Breath of fresh Ayres
Pam Ayres is best-known for her jokes and crackpot poetry. But you will search in vain for either in her latest and longest work. "No, I cannot think of even one," she admits, stopping for a moment in front of the gleaming four-oven Aga in her Cotswolds kitchen.
"I tell you what," she says, her Gloucestershire sing-song growing even softer, "I am approaching 50, and in my middle years I have decided not just to write what people expect of me. For a long time I've tended to do what people expected - which was comedy - but I always wanted to try some serious stories. This is one of them."
The Nubbler is "a proper novel" on the subject of divorce as seen and experienced by a ten-year-old boy called Rufus. The book is strongest in describing the breakdown of a marriage but it also has much to say about friendship and teachers. Rufus is guided and comforted throughout by a strange little creature called the Nubbler, who listens in to the world through a headset.
"I heard you crying," says the Nubbler on a typically dark and stormy night for Rufus's parents. We readers already know all about it. "Downstairs his parents raged. Rufus could hear their furious, shouting voices, his father's loud and blunt like a club and his mother's high, jabbering, the way it always went before she burst into tears, before his father stormed out of the house."
The fight scenes are particularly evocative and will strike a chord with anyone who has sat in another part of a house and listened to the grown-ups shout and scream the same sentences they have shouted and screamed before. It's not much better when the shouting is finally over. "Rufus curled up, hugging his frozen legs, hating the feel of the house, the bitter words that hung in the air, the fear of it all starting up again when his father eventually came home."
Can this be by the same woman whose other new book, With These Hands, contains poems about the Wonderbra and the National Lottery?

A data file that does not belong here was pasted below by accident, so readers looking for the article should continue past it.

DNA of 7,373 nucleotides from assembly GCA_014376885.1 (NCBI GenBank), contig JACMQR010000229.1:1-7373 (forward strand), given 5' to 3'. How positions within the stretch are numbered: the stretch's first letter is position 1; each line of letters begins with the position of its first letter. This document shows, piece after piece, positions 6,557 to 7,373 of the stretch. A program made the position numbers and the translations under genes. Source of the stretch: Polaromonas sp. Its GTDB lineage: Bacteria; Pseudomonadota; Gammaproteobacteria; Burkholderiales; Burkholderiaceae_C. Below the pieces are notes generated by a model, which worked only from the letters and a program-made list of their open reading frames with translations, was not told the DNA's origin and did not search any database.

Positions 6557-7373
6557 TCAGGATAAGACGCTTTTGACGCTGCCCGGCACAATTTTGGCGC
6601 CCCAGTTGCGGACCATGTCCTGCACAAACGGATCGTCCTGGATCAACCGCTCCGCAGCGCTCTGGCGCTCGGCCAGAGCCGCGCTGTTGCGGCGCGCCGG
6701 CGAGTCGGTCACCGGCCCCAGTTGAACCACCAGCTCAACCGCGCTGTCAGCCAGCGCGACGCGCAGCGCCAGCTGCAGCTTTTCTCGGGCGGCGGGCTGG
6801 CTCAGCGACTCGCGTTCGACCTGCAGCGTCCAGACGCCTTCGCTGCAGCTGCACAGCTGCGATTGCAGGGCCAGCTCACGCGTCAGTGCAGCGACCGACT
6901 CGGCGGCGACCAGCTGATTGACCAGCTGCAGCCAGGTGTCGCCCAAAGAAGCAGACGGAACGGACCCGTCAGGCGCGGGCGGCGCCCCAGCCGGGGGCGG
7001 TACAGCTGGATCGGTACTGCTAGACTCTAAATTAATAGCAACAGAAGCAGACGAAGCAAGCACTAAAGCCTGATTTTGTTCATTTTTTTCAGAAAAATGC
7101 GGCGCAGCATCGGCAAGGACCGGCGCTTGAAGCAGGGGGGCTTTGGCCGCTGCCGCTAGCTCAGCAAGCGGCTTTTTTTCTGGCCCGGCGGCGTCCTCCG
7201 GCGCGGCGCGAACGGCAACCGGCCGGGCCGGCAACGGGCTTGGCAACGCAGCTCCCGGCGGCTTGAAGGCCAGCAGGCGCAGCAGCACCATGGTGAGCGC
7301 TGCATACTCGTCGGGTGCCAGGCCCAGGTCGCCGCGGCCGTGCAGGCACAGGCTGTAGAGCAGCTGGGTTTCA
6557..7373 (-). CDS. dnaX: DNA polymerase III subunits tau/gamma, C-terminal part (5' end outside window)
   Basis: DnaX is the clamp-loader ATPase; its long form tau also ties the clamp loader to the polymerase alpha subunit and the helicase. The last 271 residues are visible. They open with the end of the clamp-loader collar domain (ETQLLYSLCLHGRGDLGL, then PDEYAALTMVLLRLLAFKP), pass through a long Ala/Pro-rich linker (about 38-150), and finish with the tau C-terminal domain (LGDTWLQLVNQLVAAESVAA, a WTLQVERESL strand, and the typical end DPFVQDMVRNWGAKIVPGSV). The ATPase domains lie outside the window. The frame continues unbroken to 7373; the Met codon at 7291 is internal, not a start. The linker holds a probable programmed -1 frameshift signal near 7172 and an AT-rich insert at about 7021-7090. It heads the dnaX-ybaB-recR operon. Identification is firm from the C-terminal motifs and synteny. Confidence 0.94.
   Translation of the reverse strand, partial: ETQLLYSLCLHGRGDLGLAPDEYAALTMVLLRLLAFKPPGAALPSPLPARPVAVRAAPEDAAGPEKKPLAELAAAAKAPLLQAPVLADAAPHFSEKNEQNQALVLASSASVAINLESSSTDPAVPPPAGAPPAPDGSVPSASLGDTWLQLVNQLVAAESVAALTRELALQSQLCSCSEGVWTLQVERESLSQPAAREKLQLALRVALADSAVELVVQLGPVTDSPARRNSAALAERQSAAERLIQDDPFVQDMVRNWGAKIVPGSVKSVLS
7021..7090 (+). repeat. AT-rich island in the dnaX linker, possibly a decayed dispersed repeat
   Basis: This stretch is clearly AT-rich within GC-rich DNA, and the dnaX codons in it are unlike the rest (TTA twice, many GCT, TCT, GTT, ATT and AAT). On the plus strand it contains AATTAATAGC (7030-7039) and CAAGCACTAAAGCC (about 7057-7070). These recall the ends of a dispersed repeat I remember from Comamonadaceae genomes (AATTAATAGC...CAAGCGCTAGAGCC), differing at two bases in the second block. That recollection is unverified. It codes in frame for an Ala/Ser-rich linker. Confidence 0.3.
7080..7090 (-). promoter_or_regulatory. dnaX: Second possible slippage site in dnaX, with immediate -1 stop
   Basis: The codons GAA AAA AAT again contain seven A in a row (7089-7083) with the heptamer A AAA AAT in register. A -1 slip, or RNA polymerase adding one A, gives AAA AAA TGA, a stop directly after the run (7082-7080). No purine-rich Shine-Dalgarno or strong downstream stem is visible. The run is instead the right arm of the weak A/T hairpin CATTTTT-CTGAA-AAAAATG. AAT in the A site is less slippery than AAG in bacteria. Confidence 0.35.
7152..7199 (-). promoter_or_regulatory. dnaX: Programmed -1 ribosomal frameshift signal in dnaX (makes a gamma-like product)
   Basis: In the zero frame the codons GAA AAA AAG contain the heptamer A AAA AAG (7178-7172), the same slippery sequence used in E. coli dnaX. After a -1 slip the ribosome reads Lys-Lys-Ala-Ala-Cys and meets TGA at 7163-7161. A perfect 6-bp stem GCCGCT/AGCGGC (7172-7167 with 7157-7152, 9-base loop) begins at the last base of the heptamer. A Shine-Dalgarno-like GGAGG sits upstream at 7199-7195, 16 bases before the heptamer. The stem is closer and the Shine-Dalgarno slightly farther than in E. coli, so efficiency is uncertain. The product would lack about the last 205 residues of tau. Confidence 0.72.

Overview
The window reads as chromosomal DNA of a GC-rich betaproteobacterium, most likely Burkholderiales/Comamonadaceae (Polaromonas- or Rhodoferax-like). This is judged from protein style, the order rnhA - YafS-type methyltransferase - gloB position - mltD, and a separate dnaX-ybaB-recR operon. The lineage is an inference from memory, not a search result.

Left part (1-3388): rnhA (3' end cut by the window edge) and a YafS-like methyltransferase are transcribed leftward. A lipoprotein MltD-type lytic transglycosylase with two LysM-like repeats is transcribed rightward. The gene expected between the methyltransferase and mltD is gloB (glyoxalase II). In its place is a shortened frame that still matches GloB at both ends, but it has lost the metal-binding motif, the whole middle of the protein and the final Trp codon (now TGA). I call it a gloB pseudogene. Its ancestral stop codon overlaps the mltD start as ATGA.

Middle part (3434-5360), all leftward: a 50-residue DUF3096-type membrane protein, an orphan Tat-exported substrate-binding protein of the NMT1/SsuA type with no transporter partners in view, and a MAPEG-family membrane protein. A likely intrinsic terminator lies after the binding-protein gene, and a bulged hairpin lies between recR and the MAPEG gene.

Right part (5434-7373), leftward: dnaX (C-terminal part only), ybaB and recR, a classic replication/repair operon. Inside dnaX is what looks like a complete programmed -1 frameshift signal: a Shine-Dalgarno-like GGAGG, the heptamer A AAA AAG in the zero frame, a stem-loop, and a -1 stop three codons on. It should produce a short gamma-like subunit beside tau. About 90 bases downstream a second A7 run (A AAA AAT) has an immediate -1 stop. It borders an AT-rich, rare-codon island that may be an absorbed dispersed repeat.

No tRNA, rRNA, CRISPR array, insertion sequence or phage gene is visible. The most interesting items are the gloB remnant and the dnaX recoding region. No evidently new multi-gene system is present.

The answer is a quick but quiet yes. "I feel desperately sorry for children in Rufus's situation," she says. "My father is gone now and my mother is 83. I had two wonderful parents who loved me and gave me a good childhood and I am not criticising them in any way. But they did have a fairly stormy relationship.
"There were large arguments that I remember because they were so frightening. It's one of my earliest memories. I remember lots of happy things too, but every once in a while these rows would blow up and there would be this terrible atmosphere. You just do not know what to do and you feel helpless."
In the book, Rufus feels much less helpless once the Nubbler comes to visit. This creature - part dragon, part dog and part seahorse - is magical and imaginary all at once. He can make himself disappear and predict the future. This means Rufus can see that things are going to change and that divorce is not the end of the world.
"This story is written from the heart - and I hope that does not sound posey. I wanted it to be reassuring to children who are in that situation. It doesn't last forever. You think at the time that you are going to be trapped but gradually chinks appear where you can start to make your own life."
For Rufus that means making friends with the new boy at school and getting to know his teacher, Mr Carmichael, who often seems too good to be true. In fact, the book is populated with quite a few such characters and the ending is almost ferociously optimistic. "It's a bit more sugary than most children could hope for," she admits, "but I did make it optimistic because I prefer that."
Her own ferociously optimistic ending would involve someone making a film of The Nubbler. Not just a television programme, mind, but an ET-type Hollywood movie. "Well, you have to set your sights high, don't you?" she asks.
What that means for Pam Ayres is getting down to the funny business of being serious at last.